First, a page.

One shell-covered bank looked like it would be productive, but the bait thieves were attacking so fast and furious the trout didn't have a chance to get to a bait. Stacy said that the abundance of bait thieves was one of the problems with the water staying warm for so long. He said after the water temperature cools down to below 65, they would move on, and the shrimp would last long enough for the trout to see them.
One small creek on the North Carolina side of the state line was loaded with small puppy drum that were feeding along the edge of an oyster rock that was slowly disappearing under the rising tide and reinforcements must have kept coming in with the tide. There were numerous times fish were caught several casts in a row and several doubles pumped the fun factor too. Mullet minnows were the prime entrée on their menu that morning and Stacy had a baitwell full of frisky mullets and willing anglers.
HOW TO GET THERE/WHEN TO GO: The Little River area is accessible from both Carolinas via US 17, which parallels the coast. US 501 is the primary highway into the greater Myrtle Beach area from inland South Carolina. SC 9 and 90 access North Myrtle Beach from inland. Calabash and Ocean Isle are just a few miles north of Little River. Public ramps are located in Ocean Isle Beach, N.C., on the inland side of the bridge at the waterway and at Sunset Beach on the mainland side, and on both sides of the ICW at Sea Mountain Highway in Little River. Fishing for red drum can be good year-round. Trout are more partial to the cooler waters in spring and fall, especially as fish become active and feed heavily before entering the winter.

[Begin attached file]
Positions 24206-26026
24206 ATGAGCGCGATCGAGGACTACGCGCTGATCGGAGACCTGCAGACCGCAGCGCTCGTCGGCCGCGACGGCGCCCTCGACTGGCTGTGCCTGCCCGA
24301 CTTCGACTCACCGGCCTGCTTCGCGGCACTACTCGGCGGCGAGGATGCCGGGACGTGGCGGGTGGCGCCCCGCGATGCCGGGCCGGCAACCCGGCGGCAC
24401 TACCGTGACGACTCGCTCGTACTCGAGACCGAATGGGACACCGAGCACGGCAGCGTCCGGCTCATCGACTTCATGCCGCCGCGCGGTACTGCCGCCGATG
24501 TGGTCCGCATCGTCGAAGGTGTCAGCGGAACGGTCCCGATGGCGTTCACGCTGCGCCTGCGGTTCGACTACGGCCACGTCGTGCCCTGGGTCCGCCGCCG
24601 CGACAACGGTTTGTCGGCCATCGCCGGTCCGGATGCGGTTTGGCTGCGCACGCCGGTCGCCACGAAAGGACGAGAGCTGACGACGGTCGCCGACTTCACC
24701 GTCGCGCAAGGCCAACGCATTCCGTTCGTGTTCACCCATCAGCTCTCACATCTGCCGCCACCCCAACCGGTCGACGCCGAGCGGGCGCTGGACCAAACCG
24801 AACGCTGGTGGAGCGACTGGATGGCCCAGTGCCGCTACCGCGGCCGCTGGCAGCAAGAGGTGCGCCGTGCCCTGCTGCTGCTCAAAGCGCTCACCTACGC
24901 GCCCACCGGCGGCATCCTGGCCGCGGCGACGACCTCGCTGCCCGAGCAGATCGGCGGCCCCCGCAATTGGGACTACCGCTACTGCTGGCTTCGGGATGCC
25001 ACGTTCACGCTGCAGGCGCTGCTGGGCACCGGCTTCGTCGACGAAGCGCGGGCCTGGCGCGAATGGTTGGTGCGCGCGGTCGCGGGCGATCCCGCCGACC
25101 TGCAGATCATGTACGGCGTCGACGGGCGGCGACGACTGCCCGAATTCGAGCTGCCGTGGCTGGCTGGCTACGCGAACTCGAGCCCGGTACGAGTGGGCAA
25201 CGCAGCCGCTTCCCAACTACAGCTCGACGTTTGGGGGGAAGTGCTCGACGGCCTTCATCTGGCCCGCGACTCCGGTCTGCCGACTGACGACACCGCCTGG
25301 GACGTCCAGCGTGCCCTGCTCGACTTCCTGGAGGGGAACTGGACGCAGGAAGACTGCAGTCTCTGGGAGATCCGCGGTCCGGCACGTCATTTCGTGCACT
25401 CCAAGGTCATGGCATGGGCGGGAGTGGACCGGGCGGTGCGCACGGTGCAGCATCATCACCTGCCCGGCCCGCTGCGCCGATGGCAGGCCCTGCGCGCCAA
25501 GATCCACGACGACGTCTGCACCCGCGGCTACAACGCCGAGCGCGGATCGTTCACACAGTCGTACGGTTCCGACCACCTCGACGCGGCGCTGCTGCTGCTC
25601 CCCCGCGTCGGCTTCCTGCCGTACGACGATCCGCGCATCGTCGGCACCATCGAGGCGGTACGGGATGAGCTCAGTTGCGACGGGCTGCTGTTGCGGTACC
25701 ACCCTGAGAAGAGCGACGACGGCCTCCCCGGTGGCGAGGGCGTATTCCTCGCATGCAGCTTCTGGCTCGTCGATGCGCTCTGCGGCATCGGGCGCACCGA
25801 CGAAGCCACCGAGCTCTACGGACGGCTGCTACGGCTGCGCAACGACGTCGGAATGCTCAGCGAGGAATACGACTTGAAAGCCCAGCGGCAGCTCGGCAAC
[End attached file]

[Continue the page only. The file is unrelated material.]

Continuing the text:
LIMITS/REGULATIONS: The border between North Carolina and South Carolina runs through the Little River area, and the boundary is unmarked. Both states require saltwater fishing licenses, and there is no reciprocal agreement, so it is wise to have licenses from both states.
The size and number limits are different for each state. For red drum, N.C. allows one fish in an 18 to 27 inch slot, while S.C. has a 15 to 23 inch slot and a limit of 3 fish. Speckled trout have a common 14 inch minimum size, but N.C. allows keeping only four, while S.C. allows keeping 10.
ACCOMMODATIONS: Brunswick County Chamber of Commerce, 800-426-6644 or www.brunswickcountychamber.org; Harborgate Marina, www.harbourgatemarina.com; North Myrtle Beach Chamber of Commerce 877-332-2662 or www.northmyrtlebeachchamber.com.
TACKLE/TECHNIQUES: Red drum and speckled trout are easily handled on medium-light to medium-action spinning tackle. Seven-foot rods and 2500 to 3500 series reels spooled with 8- to 15-pound mono or superbraid. Live shrimp are the primary live bait for trout, but redfish aren't as picky and will readily hit mullet minnows also. Live baits can be suspended under floats or dragged across the bottom on the lightest jigheads that will hold them in place.
GUIDES/FISHING INFO: Capt. Mark Stacy, Ocean Isle Fishing Charters, 910-279-0119, www.oceanislefishingcharters.com; marine Service Center of Little River, 843-399-9283. See also Guides & Charters in Classifieds.
MAPS: Capt. Segull's Nautical Charts, 888-473-4855, www.captainsegullcharts.com; Sealake Fishing Guides, 800-411-0185, www.thegoodspots.com; GMCO's Chartbook of North Carolina, 888-420-6277, www.gmcomaps.com.